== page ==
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In Shakespeare's tragedy Romeo and Juliet, Romeo goes on an emotional journey from a shallow, irresponsible, love-struck teenager to a more mature, deeply passionate, and compassionate young man.

Romeo is ordinarily level-headed, thoughtful, and relatively mature (for a teenager), as evidenced in his attempt to reason with Tybalt to avoid fighting him.

ROMEO: Tybalt, the reason that I have to love thee
Doth much excuse the appertaining rage
To such a greeting. Villain am I none.
Therefore farewell. I see thou knowest me not.

TYBALT: Boy, this shall not excuse the injuries
That thou hast done me; therefore turn and draw.

ROMEO: I do protest I never injur'd thee,
But love thee better than thou canst devise
Till thou shalt know the reason of my love;
And so good Capulet, which name I tender
As dearly as mine own, be satisfied. [3.1.61–71]

To mediate between the two hotheads, Tybalt and Mercutio, Romeo says the following:

ROMEO: Gentle Mercutio, put thy rapier up.

MERCUTIO: Come, sir, your passado!

They fight.

ROMEO: . . . Gentlemen, for shame! forbear this outrage!
Tybalt, Mercutio, the Prince expressly hath
Forbid this bandying in Verona streets.
Hold, Tybalt! Good Mercutio! [3.1.82–88]

Romeo also takes responsibility for Mercutio's death after his ill-advised and ill-timed intervention in Mercutio's sword-fight with Tybalt.

ROMEO: This gentleman, the Prince's near ally,
My very friend, hath got this mortal hurt
In my behalf . . . [3.1.109–111]

Tomeo is deeply concerned about Juliet after his banishment, and when she learns that he killed Tybalt, he says,

ROMEO: Spakest thou of Juliet? How is it with her?
Doth not she think me an old murderer,
Now I have stain'd the childhood of our joy
With blood remov'd but little from her own?
Where is she? and how doth she? and what says
My conceal'd lady to our cancell'd love? [3.3.97–102]

Romeo is changeable, sometimes from moment to moment. At the start of the play, Romeo is lovesick for Rosaline.

ROMEO: The all-seeing sun
Ne'er saw her match since first the world begun. [1.2 96–97]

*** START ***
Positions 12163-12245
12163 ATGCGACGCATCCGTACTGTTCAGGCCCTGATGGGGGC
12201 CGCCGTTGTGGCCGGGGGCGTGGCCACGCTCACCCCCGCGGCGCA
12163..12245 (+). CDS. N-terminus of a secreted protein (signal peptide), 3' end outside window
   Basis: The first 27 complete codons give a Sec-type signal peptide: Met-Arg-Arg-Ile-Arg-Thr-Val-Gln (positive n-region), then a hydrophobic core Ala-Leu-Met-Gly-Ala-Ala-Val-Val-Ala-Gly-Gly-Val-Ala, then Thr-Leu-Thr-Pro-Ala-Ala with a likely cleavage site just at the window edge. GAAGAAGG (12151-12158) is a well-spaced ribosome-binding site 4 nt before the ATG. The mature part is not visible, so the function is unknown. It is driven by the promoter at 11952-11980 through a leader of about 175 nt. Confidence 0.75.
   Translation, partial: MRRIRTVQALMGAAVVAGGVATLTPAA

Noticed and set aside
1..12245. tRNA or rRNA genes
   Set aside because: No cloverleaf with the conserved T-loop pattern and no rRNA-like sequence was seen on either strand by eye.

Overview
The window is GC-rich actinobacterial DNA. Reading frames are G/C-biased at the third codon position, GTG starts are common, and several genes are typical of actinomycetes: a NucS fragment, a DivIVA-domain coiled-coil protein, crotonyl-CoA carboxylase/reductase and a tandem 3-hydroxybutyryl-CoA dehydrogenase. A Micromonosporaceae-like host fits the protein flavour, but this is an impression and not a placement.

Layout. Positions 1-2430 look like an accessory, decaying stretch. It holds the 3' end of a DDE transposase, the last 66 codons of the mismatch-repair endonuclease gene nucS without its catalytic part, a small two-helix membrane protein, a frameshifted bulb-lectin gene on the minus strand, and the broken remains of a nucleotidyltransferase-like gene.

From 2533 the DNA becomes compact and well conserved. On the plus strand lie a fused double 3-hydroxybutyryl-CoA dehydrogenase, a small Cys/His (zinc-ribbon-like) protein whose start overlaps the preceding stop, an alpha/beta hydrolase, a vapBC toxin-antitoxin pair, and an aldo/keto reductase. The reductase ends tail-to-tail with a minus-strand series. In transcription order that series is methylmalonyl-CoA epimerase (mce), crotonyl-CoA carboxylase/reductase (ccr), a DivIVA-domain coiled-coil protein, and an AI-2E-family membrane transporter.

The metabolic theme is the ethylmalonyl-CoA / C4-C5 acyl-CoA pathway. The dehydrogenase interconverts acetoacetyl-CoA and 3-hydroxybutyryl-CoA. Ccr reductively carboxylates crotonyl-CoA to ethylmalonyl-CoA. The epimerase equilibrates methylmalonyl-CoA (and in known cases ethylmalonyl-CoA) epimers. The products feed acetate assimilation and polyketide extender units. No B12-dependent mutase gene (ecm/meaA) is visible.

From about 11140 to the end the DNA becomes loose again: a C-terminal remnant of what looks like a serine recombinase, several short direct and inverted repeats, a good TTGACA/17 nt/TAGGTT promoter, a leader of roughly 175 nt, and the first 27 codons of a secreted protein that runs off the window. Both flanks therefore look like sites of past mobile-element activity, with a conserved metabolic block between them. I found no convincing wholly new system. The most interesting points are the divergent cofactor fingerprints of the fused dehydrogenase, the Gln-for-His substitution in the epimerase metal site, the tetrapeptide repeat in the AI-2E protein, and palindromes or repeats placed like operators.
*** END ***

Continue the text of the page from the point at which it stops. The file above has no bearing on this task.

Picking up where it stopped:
That is, right up until the moment he falls in love with Juliet at first sight:

ROMEO: O, she doth teach the torches to burn bright!
Did my heart love till now? Forswear it, sight!
For I ne'er saw true beauty till this night. [1.5.46–55]

Interestingly, Romeo's language takes on greater maturity after he meets Juliet.

Talking about Rosaline, Romeo's language is far more artificial and superficial than when he talks about Juliet, from expressions of utter rejection and over-the-top despair at his unrequited love for Rosaline...

ROMEO: Griefs of mine own lie heavy in my breast . . .
Love is a smoke rais'd with the fume of sighs . . .
Being purg'd, a fire sparkling in lovers’ eyes;
Being vex'd, a sea nourish'd with lovers’ tears.
What is it else? A madness most discreet,
A choking gall, and a preserving sweet.
Farewell, my coz. . . .
She is too fair, too wise, wisely too fair,
To merit bliss by making me despair.
She hath forsworn to love, and in that vow
Do I live dead that live to tell it now. [1.1 186-194, 223-226]

...To a more mature, more passionate—and more poetic—love for Juliet...

ROMEO: But soft! What light through yonder window breaks?
It is the East, and Juliet is the sun!
Arise, fair sun, and kill the envious moon,
Who is already sick and pale with grief
That thou her maid art far more fair than she . . .
Two of the fairest stars in all the heaven,
Having some business, do entreat her eyes
To twinkle in their spheres till they return . . .
The brightness of her cheek would shame those stars
As daylight doth a lamp; her eyes in heaven
Would through the airy region stream so bright
That birds would sing and think it were not night . . .
With love's light wings did I o'erperch these walls;
For stony limits cannot hold love out,
And what love can do, that dares love attempt. [2.2.2-6, 15–22, 70–72]

Romeo is impetuous. His impetuous and sometimes rash behavior is evident throughout the play, from the time he first trespasses on Capulet property to see Juliet to when he marries Juliet just one day after their first meeting. As he tells Friar Laurence,

ROMEO: Then plainly know my heart's dear love is set
On the fair daughter of rich Capulet;
As mine on hers, so hers is set on mine,
And all combin'd, save what thou must combine
By holy marriage. When, and where, and how
We met, we woo'd, and made exchange of vow,
I'll tell thee as we pass; but this I pray,
That thou consent to marry us to-day. [2.3.58–65]

Later, Romeo pulls his dagger and contemplates suicide when the Nurse tells him that Juliet is distraught because he killed Tybalt.

ROMEO: As if that name,
Shot from the deadly level of a gun,
Did murder her; as that name's cursed hand
Murdered her kinsman. O, tell me, friar, tell me,
In what vile part of this anatomy
Doth my name lodge? Tell me, that I may sack
The hateful mansion.
Draws his dagger. [3.3.107–113]

He drinks a vial of poison when he mistakenly believes that Juliet is dead:

ROMEO: . . . Here's to my love! Drinks. O true apothecary!
Thy drugs are quick. Thus with a kiss I die. [5.3.199–120]

Yet after fatally wounding Paris at Juliet's tomb, and even in the depths of his own grief in believing that Juliet is dead, Romeo compassionately fulfills Paris's dying wish.

PARIS: . . . If thou be merciful,
Open the tomb, lay me with Juliet.

ROMEO: In faith, I will. . . .
I'll bury thee in a triumphant grave. [5.3 72–83]